Hospital's Steel Contractor Collaborates without Signing a Relational Contract
The steel contractor for Sutter Medical Center, Castro Valley, was not invited to join the 11-party relational contract as a partner. But Herrick Corp. did sign on for preconstruction services and a negotiated contract, in support of the $320-million hospital's integrated form of agreement.
And like the partners, Herrick opened its books. “We also established a target price,” which included profit and changed as the scope increased, says Robert Hazleton, vice president of the Stockton, Calif.-based Herrick.
“If we under-ran the budget, the under-run would go to the owner,” he adds. Herrick ended up returning $1.5 million to Sutter on its $15-million contract.
Hazleton supports the collaborative Sutter model. “It's beneficial to all members of the team and particularly the owner,” he says. In good economic times, contractors put in “fear money” on high-risk hospitals, he adds. The relational contract eliminates the fear money.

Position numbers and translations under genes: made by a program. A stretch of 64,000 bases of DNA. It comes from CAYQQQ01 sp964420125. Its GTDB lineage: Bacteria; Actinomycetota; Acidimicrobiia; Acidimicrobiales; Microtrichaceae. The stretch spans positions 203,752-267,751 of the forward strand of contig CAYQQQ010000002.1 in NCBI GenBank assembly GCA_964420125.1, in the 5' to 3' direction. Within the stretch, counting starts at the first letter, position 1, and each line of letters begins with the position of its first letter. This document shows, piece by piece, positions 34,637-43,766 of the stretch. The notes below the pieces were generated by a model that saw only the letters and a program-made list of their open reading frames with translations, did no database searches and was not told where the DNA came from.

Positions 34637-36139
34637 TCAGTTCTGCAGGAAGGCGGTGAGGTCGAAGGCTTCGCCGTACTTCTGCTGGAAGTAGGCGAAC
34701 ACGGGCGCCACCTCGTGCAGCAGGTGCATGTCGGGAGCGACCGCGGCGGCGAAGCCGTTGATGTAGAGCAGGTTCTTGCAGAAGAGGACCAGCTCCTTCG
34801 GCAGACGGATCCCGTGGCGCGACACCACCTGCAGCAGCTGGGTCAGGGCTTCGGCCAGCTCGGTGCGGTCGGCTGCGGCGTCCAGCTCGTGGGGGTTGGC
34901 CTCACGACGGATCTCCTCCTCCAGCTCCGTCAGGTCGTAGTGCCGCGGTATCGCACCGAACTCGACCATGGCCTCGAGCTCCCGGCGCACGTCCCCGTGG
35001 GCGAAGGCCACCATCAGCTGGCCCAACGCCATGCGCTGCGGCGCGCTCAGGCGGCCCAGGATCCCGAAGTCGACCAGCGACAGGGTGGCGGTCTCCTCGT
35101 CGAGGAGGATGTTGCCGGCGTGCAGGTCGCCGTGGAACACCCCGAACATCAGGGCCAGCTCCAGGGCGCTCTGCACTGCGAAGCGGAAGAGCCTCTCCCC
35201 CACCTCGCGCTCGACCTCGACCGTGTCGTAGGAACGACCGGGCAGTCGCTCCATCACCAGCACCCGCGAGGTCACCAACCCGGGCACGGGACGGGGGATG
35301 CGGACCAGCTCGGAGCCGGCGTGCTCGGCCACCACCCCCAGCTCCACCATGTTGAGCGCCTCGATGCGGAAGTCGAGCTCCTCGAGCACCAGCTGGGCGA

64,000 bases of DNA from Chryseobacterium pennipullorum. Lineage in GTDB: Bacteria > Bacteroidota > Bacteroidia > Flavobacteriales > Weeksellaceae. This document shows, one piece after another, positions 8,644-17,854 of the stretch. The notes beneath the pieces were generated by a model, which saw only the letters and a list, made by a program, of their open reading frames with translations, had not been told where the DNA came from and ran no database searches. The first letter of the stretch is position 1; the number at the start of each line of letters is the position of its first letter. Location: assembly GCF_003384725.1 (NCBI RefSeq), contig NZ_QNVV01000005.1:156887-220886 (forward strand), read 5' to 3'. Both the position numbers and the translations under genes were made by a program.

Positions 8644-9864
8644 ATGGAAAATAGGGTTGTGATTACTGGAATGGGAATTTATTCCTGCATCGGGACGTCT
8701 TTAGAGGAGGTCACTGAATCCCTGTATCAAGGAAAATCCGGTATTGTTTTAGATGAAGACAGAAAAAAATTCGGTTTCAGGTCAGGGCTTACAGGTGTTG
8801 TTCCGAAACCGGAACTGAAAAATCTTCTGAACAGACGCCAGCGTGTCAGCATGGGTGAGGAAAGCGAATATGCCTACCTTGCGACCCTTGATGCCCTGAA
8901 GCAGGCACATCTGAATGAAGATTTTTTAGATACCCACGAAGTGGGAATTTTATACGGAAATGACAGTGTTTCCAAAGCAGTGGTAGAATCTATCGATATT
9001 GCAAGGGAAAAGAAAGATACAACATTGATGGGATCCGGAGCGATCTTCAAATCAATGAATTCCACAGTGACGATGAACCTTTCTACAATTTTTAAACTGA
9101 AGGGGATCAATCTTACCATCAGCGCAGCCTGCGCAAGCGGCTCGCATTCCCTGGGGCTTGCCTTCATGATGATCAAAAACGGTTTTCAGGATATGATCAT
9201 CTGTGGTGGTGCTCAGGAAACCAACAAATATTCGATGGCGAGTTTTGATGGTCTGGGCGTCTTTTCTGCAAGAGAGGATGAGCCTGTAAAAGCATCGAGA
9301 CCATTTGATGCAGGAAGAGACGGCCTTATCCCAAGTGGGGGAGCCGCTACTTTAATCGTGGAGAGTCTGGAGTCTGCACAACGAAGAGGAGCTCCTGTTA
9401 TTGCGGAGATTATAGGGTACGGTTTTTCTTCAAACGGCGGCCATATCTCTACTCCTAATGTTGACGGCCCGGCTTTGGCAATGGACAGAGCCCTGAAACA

For Sutter jobs, Herrick is fine as a signatory or as a subcontractor. The firm is a partner on Sutter's 250,000-sq-ft Patient Care Pavilion at the Alta Bates Summit Medical Center and also will be a signatory on Sutter's $1.5-billion Cathedral Hill Hospital project in San Francisco.
“You don't need to take on more risk to collaborate,” Hazleton says. On the other hand, the partners have opportunity to mitigate risk on behalf of the entire team and can wind up as beneficiaries of the process, he adds.